A knock on her door interrupted her thoughts.
Amos stood in the doorway, looking so much older. Marge almost wanted to laugh, thinking that he was probably at least eighteen now…or nineteen…either way still much too young for her… "Margie."
"Don't call me that, you—you freak," she hissed, but she felt a new wave of tears crashing into her. No, she could control their release, she could!
"Oh, Marge…" Amos sighed, looking as though he might sob, too. "I'm sorry. I'm so sorry."
"I don't know what for—I was a summer fling." She walked into her kitchen, hoping she might not have finished that bottle of bourbon that had been a Christmas present from a coworker.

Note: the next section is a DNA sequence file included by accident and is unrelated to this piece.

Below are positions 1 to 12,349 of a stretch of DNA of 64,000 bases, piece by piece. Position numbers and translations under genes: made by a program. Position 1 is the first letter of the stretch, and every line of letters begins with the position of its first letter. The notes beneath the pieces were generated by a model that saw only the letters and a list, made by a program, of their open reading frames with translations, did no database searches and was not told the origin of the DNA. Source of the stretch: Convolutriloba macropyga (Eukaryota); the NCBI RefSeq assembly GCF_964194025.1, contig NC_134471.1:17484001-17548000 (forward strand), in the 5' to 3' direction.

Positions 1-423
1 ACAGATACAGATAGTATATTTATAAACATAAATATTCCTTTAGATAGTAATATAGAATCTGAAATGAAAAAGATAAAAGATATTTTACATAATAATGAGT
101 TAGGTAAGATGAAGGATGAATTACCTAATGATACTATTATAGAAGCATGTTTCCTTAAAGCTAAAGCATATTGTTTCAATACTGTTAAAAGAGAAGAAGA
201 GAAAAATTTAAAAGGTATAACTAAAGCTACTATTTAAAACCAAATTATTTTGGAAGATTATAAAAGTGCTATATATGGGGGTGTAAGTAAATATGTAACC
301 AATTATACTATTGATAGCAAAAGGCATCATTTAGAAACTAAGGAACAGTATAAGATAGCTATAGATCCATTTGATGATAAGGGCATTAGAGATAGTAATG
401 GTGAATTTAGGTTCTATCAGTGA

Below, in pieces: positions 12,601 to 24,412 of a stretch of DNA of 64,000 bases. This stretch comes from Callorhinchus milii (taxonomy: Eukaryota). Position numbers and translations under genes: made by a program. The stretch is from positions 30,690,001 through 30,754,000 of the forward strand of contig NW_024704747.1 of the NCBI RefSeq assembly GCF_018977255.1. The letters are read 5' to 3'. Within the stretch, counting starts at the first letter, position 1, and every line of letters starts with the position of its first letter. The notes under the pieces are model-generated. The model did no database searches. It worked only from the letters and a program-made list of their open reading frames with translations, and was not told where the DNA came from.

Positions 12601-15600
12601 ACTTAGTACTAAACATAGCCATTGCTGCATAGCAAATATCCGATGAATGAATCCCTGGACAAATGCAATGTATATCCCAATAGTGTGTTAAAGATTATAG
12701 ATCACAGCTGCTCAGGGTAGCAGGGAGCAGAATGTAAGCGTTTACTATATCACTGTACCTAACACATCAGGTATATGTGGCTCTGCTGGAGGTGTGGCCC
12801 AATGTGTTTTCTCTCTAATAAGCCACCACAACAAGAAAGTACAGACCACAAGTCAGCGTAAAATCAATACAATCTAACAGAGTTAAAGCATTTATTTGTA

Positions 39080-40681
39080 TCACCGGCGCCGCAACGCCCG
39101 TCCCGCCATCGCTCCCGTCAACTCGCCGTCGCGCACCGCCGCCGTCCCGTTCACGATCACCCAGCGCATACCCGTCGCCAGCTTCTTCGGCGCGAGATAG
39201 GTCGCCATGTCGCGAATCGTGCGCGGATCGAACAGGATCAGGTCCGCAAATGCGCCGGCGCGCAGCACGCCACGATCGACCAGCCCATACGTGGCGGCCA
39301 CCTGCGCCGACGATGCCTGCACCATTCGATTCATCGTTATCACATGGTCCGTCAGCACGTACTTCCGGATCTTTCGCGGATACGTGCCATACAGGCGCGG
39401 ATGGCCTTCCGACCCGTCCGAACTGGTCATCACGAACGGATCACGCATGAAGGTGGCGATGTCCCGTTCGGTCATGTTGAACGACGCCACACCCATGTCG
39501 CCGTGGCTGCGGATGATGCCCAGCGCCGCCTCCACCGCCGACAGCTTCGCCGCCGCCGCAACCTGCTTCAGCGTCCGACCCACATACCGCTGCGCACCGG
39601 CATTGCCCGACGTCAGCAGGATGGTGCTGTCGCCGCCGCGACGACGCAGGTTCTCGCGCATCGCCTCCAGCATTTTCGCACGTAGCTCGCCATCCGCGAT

"Marge, I just—"
"You what?" She wheeled on him. "You wanted a taste of the prim and proper life and then say you could make it even better with magic?" She laughed. "Magic doesn't exist, Amos. And don't try telling me it does."
Amos' mouth was a thin line. "…I…could let you continue to think that way, Margie."
Her eyes met his, and she felt a little scared. "What?"
"There's one spell—it can wipe some or all of a person's memories…"
Her hackles went up. "I don't want to be mental! I don't want to be in a hospital! I like my memories, I—" She huffed, catching her breath. "…I…I don't like all my memories…"
Amos looked as hurt as she felt, but that was impossible. He was the one who had had a relationship he might've been repairing on the side. He was the one who knocked up his girlfriend. He was the one who was a family person now.
And Marge wanted nothing to do with him.